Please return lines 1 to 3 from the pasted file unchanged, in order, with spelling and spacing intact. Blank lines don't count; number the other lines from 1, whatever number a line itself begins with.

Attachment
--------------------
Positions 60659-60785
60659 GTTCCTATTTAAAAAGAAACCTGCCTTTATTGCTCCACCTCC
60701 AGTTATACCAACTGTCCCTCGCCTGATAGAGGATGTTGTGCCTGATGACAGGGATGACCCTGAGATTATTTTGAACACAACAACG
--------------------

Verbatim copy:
Positions 60659-60785
60659 GTTCCTATTTAAAAAGAAACCTGCCTTTATTGCTCCACCTCC
60701 AGTTATACCAACTGTCCCTCGCCTGATAGAGGATGTTGTGCCTGATGACAGGGATGACCCTGAGATTATTTTGAACACAACAACG